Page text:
The privatization of BC Rail to one of two major competing railways in Canada also reduces competition. It increases CN's considerable monopoly over transportation in western Canada and its market power over rail operations in North America. It also leaves Prince George in a situation where rail customers now only have one choice for shipping their goods. The anti-competitive effects of the privatization deal may lead to its downfall -- the Competition Bureau will make a decision later this spring. Only a successful challenge of the sale at the Canada Competition Bureau will stop this poorly thought out deal.

What the Competition Bureau won't consider, unfortunately, is the negative economic impact on the province's interior and northern regions. BC Rail was a successful, government-led exercise in province building, and it still could be. This deal isn't worth a one-time cash grab for a provincial government that is desperate for revenues.

John Irwin is a researcher with the Canadian Centre for Policy Alternatives' BC Office. He spent many years as a railway worker in his younger years.


Quote: Can a large private monopoly, with ownership based in the U.S., be trusted to look after such a vital public interest as the main railway system in North Western Canada and one of the two main ones in the country as a whole?

CN, a crown corporation, was sold off by the federal government in the 1990s to largely American interests. Since then it has evolved into a rail giant that stretches across Canada and the U.S. from the Atlantic to the Pacific to the Gulf of Mexico. In 2003, it became even larger when the British Columbian government, in a highly controversial move, sold off BC Rail to CN. This giant monopoly has hundreds of communities, thousands of workers, and tens of thousands of small, medium and large businesses throughout Canada that depend on it.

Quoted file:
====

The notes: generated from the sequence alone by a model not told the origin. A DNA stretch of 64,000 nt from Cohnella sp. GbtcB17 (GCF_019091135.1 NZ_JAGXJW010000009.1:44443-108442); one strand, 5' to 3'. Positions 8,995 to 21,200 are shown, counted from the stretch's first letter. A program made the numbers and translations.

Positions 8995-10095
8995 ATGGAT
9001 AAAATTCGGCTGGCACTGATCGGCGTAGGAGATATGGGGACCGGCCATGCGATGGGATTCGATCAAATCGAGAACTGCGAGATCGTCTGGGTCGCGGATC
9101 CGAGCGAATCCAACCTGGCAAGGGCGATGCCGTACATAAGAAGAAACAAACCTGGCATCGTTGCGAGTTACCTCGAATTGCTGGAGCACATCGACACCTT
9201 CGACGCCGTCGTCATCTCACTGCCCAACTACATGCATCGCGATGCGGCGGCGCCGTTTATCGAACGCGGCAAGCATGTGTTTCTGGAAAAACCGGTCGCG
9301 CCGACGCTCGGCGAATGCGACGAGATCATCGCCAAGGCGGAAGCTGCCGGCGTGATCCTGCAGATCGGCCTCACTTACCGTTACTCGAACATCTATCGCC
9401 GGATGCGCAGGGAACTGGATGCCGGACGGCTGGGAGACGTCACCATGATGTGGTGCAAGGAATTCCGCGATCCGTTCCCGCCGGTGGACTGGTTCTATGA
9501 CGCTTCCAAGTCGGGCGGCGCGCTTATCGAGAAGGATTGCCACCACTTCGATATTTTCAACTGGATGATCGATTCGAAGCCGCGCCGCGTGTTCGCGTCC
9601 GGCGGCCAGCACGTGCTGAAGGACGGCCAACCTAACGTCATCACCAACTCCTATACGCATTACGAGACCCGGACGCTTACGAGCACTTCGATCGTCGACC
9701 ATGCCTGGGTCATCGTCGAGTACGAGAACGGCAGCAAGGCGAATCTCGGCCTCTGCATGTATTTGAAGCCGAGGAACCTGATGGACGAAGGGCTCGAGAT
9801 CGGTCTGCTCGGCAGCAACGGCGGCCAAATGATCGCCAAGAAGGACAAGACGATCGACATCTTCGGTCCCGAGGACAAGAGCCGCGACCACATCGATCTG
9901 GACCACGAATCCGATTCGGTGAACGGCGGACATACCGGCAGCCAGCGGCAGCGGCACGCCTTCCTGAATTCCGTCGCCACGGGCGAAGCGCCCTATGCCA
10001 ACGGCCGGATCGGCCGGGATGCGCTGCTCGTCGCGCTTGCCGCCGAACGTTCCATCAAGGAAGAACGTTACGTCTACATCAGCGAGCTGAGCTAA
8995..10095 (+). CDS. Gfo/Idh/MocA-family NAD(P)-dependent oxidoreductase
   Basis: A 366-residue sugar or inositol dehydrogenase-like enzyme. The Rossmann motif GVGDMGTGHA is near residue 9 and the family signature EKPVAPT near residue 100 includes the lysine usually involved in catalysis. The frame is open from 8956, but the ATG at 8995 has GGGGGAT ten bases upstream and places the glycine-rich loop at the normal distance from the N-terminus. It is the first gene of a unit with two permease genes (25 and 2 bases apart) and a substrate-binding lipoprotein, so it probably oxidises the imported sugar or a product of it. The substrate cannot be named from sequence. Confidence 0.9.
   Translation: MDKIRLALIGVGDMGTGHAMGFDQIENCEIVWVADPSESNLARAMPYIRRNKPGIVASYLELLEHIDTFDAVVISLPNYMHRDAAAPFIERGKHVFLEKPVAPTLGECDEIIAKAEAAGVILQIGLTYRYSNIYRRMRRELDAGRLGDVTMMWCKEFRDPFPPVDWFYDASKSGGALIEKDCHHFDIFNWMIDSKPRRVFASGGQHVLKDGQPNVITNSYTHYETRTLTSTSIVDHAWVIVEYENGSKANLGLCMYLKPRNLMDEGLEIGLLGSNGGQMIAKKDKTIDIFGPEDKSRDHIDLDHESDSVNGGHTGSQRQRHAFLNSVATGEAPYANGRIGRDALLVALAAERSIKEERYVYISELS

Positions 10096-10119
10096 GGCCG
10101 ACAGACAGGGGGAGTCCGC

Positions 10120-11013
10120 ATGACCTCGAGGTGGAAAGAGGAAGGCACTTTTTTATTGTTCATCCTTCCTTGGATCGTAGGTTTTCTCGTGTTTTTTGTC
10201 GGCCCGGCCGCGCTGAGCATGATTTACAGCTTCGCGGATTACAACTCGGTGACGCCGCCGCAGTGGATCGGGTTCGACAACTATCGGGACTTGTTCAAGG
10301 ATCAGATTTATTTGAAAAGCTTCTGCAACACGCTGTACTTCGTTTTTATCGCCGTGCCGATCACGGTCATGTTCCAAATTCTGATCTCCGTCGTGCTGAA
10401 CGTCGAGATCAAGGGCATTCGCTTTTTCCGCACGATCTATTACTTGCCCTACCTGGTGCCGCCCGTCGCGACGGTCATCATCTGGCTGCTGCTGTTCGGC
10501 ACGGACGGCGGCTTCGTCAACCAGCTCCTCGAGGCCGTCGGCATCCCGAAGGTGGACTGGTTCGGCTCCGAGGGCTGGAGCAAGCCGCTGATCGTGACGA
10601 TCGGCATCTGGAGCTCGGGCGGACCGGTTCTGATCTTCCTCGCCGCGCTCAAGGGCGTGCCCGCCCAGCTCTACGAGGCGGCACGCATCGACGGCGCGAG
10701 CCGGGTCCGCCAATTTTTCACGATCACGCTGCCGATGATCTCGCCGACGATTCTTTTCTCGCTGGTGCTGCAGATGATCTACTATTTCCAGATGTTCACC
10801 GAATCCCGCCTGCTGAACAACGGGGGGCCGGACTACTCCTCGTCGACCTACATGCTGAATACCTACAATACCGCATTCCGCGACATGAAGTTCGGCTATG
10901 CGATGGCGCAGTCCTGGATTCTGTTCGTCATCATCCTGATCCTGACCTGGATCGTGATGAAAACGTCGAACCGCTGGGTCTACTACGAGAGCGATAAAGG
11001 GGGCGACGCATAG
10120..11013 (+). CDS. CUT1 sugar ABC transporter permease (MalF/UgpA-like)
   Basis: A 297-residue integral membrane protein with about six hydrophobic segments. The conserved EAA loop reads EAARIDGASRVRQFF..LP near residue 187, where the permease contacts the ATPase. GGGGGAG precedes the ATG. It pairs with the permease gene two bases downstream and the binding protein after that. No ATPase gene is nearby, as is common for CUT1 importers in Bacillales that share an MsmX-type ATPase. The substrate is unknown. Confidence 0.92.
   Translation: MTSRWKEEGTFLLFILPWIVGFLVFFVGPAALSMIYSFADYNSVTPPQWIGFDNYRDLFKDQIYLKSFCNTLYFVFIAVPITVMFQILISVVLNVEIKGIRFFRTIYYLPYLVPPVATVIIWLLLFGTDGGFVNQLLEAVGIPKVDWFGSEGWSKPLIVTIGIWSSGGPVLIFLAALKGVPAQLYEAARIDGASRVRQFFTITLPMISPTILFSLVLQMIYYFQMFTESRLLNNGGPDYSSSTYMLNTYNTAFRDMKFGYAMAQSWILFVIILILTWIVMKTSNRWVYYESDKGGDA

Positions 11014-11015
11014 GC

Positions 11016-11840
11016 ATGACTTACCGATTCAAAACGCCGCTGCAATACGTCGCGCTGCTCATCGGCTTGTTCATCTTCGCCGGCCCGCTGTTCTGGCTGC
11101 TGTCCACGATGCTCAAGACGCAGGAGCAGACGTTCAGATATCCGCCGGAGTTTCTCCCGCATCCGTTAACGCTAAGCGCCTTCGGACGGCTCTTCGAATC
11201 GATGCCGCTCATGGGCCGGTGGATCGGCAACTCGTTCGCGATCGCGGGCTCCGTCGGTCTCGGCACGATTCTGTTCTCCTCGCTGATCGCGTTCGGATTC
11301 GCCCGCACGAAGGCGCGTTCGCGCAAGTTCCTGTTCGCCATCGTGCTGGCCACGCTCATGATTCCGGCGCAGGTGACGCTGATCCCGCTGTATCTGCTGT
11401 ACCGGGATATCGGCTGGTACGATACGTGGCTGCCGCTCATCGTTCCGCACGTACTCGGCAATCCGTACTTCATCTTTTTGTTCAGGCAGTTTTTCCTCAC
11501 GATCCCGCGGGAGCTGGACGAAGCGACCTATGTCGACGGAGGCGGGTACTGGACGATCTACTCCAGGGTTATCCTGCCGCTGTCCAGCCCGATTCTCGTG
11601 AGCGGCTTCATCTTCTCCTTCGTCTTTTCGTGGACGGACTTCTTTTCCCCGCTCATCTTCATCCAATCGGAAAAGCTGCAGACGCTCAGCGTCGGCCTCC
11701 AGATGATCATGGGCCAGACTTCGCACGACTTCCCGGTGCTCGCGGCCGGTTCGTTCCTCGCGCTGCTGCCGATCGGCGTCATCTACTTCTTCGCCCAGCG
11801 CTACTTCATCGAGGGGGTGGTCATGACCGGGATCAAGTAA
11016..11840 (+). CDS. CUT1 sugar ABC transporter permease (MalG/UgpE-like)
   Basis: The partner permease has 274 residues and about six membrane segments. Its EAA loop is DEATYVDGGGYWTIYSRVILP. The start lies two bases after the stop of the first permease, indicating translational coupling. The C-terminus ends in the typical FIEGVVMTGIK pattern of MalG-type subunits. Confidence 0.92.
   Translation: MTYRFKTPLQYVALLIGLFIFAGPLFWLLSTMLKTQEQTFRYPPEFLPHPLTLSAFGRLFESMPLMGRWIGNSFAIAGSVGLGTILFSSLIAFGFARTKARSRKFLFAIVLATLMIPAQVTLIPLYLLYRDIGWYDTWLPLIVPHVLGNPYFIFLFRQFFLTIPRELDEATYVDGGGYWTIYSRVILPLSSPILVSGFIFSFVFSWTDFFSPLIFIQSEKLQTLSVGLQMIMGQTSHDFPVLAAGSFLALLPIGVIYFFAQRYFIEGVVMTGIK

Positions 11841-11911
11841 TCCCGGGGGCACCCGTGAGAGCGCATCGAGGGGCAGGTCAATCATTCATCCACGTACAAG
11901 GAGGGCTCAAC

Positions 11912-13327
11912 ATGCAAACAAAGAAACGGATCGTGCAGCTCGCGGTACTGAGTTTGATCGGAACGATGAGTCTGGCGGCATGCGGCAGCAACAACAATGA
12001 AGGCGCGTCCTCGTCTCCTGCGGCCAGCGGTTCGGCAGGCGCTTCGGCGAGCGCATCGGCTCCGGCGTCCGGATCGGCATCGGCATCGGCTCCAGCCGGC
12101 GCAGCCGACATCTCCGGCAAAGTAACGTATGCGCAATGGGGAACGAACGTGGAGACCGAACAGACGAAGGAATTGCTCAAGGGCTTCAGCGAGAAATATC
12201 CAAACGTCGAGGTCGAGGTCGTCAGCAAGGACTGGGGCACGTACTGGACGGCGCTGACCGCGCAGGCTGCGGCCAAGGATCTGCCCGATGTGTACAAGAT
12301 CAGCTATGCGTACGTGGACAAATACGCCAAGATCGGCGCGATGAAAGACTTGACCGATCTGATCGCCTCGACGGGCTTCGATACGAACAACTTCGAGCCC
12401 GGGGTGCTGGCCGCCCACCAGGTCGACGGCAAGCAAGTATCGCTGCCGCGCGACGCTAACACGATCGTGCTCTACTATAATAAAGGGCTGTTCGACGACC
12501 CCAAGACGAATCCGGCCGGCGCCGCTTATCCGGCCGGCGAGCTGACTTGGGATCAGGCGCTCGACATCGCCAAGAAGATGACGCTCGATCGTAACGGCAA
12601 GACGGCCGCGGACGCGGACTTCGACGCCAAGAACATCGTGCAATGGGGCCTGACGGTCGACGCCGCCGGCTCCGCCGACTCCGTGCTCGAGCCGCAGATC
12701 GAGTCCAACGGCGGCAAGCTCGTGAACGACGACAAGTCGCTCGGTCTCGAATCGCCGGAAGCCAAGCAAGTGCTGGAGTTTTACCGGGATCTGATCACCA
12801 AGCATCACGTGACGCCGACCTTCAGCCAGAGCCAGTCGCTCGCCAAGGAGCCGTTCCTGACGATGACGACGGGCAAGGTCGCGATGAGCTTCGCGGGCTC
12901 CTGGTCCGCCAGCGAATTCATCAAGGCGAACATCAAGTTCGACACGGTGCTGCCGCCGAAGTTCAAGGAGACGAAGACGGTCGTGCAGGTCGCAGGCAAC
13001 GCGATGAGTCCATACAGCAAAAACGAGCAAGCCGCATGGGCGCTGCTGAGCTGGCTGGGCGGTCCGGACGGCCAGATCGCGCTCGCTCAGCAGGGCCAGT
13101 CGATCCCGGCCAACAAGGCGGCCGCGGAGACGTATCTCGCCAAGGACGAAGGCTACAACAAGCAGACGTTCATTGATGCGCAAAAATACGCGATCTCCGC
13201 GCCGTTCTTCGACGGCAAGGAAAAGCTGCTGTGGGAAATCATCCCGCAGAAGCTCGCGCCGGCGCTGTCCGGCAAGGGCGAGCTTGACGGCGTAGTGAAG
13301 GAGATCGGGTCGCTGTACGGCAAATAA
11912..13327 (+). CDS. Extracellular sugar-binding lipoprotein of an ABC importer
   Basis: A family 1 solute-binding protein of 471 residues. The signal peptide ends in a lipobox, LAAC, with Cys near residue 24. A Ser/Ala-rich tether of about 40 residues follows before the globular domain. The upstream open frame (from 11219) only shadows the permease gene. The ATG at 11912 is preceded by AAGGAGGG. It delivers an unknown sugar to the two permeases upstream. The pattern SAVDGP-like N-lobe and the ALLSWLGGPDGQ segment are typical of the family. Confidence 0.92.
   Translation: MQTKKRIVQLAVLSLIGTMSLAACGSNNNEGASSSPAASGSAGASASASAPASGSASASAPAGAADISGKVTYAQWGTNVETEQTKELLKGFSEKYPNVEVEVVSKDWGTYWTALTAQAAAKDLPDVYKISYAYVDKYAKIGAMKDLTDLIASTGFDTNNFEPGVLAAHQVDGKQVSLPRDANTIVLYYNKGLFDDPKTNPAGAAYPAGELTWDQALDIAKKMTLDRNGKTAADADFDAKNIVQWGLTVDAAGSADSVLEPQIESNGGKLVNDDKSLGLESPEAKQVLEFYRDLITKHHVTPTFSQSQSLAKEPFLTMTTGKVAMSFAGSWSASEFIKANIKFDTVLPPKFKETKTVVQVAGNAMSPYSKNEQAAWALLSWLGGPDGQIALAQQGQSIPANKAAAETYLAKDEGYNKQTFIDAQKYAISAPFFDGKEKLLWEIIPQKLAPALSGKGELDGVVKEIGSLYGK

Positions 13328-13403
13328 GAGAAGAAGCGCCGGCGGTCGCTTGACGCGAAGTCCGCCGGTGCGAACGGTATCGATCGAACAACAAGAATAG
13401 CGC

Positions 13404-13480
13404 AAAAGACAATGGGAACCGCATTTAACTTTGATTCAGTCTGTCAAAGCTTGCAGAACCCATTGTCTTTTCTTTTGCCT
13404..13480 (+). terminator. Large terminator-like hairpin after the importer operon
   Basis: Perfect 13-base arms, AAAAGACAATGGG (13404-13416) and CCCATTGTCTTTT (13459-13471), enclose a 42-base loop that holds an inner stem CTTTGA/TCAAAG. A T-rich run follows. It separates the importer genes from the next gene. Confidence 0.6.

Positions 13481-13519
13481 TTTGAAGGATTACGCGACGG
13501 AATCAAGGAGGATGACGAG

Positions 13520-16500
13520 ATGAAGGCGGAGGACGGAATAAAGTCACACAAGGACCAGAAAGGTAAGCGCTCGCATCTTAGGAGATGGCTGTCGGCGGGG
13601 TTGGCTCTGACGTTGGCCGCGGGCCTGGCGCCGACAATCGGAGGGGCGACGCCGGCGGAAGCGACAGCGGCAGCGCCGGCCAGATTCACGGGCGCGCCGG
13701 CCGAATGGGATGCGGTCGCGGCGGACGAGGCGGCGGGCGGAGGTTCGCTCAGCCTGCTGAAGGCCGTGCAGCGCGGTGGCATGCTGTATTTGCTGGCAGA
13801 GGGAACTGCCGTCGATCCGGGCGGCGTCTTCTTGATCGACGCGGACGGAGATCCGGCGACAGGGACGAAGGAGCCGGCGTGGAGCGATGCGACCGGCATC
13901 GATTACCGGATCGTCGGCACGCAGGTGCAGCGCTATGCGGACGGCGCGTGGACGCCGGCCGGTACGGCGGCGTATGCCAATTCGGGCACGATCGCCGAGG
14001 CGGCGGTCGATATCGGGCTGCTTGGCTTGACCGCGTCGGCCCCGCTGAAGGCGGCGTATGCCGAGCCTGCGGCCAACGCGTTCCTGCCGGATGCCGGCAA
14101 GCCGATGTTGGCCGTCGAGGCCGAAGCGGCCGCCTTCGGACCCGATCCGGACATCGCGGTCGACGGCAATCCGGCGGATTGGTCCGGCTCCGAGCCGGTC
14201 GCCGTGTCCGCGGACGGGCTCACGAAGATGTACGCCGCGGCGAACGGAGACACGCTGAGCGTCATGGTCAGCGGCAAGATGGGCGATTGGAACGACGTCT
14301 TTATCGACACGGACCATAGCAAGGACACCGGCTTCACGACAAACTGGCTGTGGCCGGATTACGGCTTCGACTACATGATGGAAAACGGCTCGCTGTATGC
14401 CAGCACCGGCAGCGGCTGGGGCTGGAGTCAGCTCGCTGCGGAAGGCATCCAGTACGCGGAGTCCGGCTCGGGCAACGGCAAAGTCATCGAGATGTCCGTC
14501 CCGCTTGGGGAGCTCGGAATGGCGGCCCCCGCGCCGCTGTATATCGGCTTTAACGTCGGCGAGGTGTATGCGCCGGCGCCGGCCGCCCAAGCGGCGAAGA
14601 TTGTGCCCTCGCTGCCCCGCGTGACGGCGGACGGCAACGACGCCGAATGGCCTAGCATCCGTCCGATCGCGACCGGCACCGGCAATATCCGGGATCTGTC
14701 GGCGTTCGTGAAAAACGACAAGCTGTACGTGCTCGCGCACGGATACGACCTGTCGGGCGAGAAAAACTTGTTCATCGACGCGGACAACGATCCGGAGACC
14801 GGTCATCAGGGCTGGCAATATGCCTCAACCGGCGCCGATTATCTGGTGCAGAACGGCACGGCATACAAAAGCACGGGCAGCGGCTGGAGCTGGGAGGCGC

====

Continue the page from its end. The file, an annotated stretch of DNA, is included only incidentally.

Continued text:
Some say that a monopoly like CN is no different than any small or medium private business, i.e., they are all businesses. But others argue that monopolies are a breed of a different sort due to their sheer size, lack of allegiance to community or even country, and close interconnection with banks and high finance.

[I've mislaid the source for these 3 final paragraphs. Will paste it in later (I hope).
Also, please forgive the red emphases above ... it just made me so doggone angry!

- BC Mary.]

Thanks for Link #1 which I've embedded in the Quote. But I had already done this for Peter Ewart's column up at the top, did you notice? Thanks again, very much. - M.

Crown corporation CEO pay still exceeds limits, auditor-general says

Click HERE for Neal Hall's complete Vancouver Sun column, Nov. 18/09

... The heads of B.C. Lottery, BC Hydro, B.C. Housing Management Commission, Community Living B.C., Partnerships B.C. and the Legal Services Society also earned more than their limits. BC Rail president and CEO Kevin Mahoney earned $494,182 last year, despite running a relatively small organization with only 30 staff and expenses of $23 million.

The audit of Crown corporations comes less than two weeks after B.C.'s comptroller-general took aim at high salaries and benefits for top brass at BC Ferries and TransLink -- where executives earn close to private-sector compensation, even though their organizations are subsidized by taxpayers.

Doyle's audit also examined whether executive pay and bonuses were well-managed by government. Overall, he said, he was "pleased" at existing rules.

But he said government hasn't kept proper records on how it approves compensation plans, and has not properly monitored whether Crown corporations actually follow those plans. {Snip} ...

While most Crown corporations could link executive bonus pay with actual accomplishments, two of the six organizations were unable to properly justify performance pay, the report concluded.

NDP finance critic Bruce Ralston said the province should only hire Crown CEOs on fixed-term contracts, so they can be replaced without having to pay large severances that come with indefinite employment.